@ Chester Vlasic:

"One week to validate the final code. Give me a break."

The first developer's beta = June 2008
The last developer's beta = August 2009

For any developer who was actually doing his job, he had 14 months with which to cull down his list of incompatibilities and provide feedback.

The general problem is that you're trying to compare how Microsoft developers operate versus on the Apple side of the fence. Briefly, MS Developers have gotten burned too many times and thus strongly distrust MS, so they don't really even start any serious code work until MS *claims* to have completed (ie Golden Master). Thus, MS has learned to have months of delay between GM and release to compensate (with a serial process) due to their 3rd party developers' reluctance to risk getting burned by developing in parallel.

Thus said, I do agree with most of the essence of your other comments: much of this is early adopters and individuals who expect old legacy devices to be supported forever, for free.

Another big question mark is how many of the complaints are coming from "Hackintosh" techies, who aren't running genuine Apple hardware? In general, these users are disproportionally over-represented on tech forums, and there has become a popular naiveté that the "Just Works" paradigm applies to unsupported hardware.

The simple bottom line to all of this is that Early Adopters always take risks. Doesn't matter if we're talking new OS software, or the first year of manufacture of a new automobile. For OS upgrades, my personal rule of thumb is that since my PC isn't an entertainment toy, I always wait for the first update before even starting to consider if/when to upgrade. Its a simple risk:benefit analysis.


-hh

Liam Sands

November 6, 2009 6:34 PM

Hi all!

I was excited to upgrade from Leopard but now I'm wishing I hadn't. I use music software such as Logic & Pro Tools and my mac is now worse than ever. Things quit unexpectedly all the time and it can be very frustrating if there is something I am working on.

I'm wondering whether any future updates will fix this or whether I should just go back to good old stable Leopard.

MG

November 7, 2009 9:39 AM

My MacBook Pro has turned into the most unreliable Mac I have ever owned ever since I upgraded to Snow Leopard. I have constant crashes and spinning wheels, the main culprits are Excel and Entourage with occasional freezes from Safari, yes it's the latest version of Safari.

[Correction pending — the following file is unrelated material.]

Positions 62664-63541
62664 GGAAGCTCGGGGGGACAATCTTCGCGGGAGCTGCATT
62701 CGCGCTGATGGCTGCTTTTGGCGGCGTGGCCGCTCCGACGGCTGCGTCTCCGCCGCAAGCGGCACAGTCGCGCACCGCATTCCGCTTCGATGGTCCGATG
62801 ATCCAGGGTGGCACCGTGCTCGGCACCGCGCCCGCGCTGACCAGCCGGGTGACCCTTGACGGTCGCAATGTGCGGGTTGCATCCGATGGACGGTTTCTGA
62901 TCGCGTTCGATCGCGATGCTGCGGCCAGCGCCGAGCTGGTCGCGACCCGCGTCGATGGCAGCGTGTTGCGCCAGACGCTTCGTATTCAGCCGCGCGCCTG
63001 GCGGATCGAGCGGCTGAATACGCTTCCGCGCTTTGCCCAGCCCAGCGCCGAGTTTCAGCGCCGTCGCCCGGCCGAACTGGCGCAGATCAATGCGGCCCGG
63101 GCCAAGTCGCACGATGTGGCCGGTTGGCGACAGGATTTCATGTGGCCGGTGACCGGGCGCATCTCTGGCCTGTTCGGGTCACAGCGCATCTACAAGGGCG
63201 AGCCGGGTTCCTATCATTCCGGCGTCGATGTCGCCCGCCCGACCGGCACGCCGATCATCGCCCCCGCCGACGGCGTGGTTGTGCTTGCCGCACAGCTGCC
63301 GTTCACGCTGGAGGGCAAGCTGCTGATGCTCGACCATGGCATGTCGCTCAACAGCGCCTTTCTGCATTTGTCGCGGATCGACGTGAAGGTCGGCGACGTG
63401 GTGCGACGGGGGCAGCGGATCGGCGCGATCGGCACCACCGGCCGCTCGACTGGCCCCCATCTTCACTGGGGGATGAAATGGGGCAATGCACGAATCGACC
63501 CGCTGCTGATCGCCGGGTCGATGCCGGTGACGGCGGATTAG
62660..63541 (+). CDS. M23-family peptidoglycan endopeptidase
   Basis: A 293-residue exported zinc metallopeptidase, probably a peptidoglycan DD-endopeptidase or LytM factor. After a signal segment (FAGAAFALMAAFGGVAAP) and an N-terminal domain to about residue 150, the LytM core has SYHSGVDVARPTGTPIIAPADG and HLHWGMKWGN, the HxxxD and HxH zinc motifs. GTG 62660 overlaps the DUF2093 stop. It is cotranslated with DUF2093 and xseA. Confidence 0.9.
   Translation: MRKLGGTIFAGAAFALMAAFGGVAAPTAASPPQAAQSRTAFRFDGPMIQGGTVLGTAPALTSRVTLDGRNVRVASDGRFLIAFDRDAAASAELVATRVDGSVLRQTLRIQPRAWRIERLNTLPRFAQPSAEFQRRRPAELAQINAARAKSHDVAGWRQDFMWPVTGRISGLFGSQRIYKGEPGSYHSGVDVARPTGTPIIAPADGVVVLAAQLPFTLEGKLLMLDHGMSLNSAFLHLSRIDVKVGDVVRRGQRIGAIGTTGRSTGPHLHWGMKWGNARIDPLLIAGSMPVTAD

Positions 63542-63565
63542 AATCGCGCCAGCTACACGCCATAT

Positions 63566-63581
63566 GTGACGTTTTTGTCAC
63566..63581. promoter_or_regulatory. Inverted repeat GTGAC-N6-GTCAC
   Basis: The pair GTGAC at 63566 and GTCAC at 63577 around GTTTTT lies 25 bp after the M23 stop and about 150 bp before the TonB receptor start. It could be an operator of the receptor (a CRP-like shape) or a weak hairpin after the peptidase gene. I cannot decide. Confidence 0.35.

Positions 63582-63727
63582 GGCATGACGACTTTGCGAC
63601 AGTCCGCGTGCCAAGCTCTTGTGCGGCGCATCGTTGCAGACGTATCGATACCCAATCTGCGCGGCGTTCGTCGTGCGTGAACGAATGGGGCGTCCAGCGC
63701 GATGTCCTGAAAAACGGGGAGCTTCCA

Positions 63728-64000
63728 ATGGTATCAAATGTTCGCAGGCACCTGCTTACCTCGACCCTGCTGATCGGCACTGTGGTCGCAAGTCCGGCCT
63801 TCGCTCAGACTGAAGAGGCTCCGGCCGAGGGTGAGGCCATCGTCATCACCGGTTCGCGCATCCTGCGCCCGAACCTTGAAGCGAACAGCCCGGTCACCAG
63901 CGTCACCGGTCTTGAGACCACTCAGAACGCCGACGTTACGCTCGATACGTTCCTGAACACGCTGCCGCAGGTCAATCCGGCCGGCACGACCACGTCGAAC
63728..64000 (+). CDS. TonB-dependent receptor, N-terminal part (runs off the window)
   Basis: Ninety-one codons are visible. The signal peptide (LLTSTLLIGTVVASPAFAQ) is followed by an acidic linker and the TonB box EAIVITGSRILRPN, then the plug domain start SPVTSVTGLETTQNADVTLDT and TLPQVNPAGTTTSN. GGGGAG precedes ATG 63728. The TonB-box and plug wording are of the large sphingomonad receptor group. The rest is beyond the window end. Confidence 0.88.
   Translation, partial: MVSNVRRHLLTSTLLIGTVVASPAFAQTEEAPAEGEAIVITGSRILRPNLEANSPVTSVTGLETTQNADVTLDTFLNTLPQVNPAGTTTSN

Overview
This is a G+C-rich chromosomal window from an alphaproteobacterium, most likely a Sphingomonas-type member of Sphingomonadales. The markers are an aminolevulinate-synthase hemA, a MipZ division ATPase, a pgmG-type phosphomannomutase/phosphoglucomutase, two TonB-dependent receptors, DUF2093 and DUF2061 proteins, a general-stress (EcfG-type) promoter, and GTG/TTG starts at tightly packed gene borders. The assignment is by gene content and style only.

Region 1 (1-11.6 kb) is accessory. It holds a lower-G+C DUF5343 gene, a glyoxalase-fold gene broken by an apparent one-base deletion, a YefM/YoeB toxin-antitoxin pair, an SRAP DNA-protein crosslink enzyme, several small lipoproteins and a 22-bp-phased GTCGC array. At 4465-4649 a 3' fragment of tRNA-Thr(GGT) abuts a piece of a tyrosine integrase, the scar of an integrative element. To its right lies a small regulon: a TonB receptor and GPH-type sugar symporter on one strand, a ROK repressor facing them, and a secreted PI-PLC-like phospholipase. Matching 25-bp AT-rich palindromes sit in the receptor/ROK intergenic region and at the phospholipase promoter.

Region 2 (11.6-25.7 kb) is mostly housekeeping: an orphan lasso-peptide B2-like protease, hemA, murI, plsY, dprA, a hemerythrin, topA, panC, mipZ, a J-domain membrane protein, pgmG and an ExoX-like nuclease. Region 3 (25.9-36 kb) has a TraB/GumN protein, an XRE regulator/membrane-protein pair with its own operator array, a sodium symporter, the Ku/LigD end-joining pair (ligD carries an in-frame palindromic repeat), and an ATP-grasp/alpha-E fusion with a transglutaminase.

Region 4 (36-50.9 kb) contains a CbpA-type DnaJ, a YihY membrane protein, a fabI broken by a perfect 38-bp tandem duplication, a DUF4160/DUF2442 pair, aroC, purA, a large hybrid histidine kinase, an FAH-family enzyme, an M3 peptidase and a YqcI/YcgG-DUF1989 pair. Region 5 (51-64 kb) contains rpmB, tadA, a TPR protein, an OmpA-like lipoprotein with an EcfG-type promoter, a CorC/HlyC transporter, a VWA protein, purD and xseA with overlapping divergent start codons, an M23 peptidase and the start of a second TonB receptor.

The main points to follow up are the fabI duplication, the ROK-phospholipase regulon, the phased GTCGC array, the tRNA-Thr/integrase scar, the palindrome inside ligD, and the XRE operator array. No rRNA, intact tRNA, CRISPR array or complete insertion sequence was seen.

I took it to the Genius Bar in London when I was there and the Genius was aware of the problems and did something (no idea what!) and sent me on my way sayingThis has fixed it" two days later the same crashes and spinning wheels.

Geezer

November 12, 2009 10:07 AM

I upgraded (hah) a MacBook Pro to Slow Leopard and have had a month of hell. At least 50% slower, pdf files won't open in Firefox, Word files vanish in thin air, etc. Mac OS 10.6.2 is a total disaster, as a little googling will clearly demonstrate for you.

At least SW, bless his heart, and others warned us about Vista. This nightmare has come out of the blue, and so far Apple has done nothing you can download to fix the mess.

Apple has betrayed it's loyal base of individual computer users big time. I'm already pricing PCs with OS 7.

Perhaps some of you Apple polishers on here could explain what exactly due diligence means as applied to computer purchases and take the trouble to explain how you have so easily made Slow Leopard just dandy.

coom

November 21, 2009 11:09 PM

I have several problems with very mainstream applications. Put off installing SL.

Stormy

November 22, 2009 9:03 AM

Snow Leopard is kicking my butt ... I have had more crashes in the last month than I had in the previous decade of using Macs. And I have to disagree with one of the earlier comments (Techgoose?) about testing the new OS on an "extra machine" or not installing the new OS right away. I don't have an extra machine, and I always viewed the problems inherent with the introduction of a new OS something Windows users had to worry about - but not us.

I fear Mac is becoming more and more like Windows - but with fewer apps. That's a path to failure.

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Bloomberg Businessweek writers Peter Burrows, Cliff Edwards, Olga Kharif, Aaron Ricadela, and Douglas MacMillan, dig behind the headlines to analyze what’s really happening throughout the world of technology. Tech Beat covers everything from tech bellwethers like Apple, Google, and Intel and emerging new leaders such as Facebook to new technologies, trends, and controversies.